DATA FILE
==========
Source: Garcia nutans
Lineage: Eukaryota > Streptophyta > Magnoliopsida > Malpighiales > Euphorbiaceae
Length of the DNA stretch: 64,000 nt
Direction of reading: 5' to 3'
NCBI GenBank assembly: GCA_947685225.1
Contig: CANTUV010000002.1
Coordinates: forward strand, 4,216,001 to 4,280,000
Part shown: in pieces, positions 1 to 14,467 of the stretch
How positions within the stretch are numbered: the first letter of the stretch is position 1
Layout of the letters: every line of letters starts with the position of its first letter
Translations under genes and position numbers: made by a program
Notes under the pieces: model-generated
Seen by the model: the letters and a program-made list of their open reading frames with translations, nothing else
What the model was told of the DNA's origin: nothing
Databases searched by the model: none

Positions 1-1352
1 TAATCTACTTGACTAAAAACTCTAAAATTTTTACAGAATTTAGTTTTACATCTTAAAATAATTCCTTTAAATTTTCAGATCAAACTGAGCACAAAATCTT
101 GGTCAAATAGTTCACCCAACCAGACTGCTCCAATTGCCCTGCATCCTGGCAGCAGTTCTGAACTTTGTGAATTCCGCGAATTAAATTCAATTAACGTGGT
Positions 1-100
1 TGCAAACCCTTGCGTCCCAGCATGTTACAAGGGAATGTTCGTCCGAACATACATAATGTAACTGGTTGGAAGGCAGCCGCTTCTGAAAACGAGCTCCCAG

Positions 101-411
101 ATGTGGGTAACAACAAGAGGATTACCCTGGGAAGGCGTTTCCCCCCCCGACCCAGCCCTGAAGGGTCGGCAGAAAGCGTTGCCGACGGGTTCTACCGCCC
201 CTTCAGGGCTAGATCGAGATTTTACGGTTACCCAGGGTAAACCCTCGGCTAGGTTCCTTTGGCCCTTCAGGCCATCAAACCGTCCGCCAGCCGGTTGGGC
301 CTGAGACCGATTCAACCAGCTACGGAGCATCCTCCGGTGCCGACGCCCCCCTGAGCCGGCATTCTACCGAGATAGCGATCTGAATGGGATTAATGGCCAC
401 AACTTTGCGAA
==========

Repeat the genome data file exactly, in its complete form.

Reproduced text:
Source: Garcia nutans
Lineage: Eukaryota > Streptophyta > Magnoliopsida > Malpighiales > Euphorbiaceae
Length of the DNA stretch: 64,000 nt
Direction of reading: 5' to 3'
NCBI GenBank assembly: GCA_947685225.1
Contig: CANTUV010000002.1
Coordinates: forward strand, 4,216,001 to 4,280,000
Part shown: in pieces, positions 1 to 14,467 of the stretch
How positions within the stretch are numbered: the first letter of the stretch is position 1
Layout of the letters: every line of letters starts with the position of its first letter
Translations under genes and position numbers: made by a program
Notes under the pieces: model-generated
Seen by the model: the letters and a program-made list of their open reading frames with translations, nothing else
What the model was told of the DNA's origin: nothing
Databases searched by the model: none

Positions 1-1352
1 TAATCTACTTGACTAAAAACTCTAAAATTTTTACAGAATTTAGTTTTACATCTTAAAATAATTCCTTTAAATTTTCAGATCAAACTGAGCACAAAATCTT
101 GGTCAAATAGTTCACCCAACCAGACTGCTCCAATTGCCCTGCATCCTGGCAGCAGTTCTGAACTTTGTGAATTCCGCGAATTAAATTCAATTAACGTGGT
Positions 1-100
1 TGCAAACCCTTGCGTCCCAGCATGTTACAAGGGAATGTTCGTCCGAACATACATAATGTAACTGGTTGGAAGGCAGCCGCTTCTGAAAACGAGCTCCCAG

Positions 101-411
101 ATGTGGGTAACAACAAGAGGATTACCCTGGGAAGGCGTTTCCCCCCCCGACCCAGCCCTGAAGGGTCGGCAGAAAGCGTTGCCGACGGGTTCTACCGCCC
201 CTTCAGGGCTAGATCGAGATTTTACGGTTACCCAGGGTAAACCCTCGGCTAGGTTCCTTTGGCCCTTCAGGCCATCAAACCGTCCGCCAGCCGGTTGGGC
301 CTGAGACCGATTCAACCAGCTACGGAGCATCCTCCGGTGCCGACGCCCCCCTGAGCCGGCATTCTACCGAGATAGCGATCTGAATGGGATTAATGGCCAC
401 AACTTTGCGAA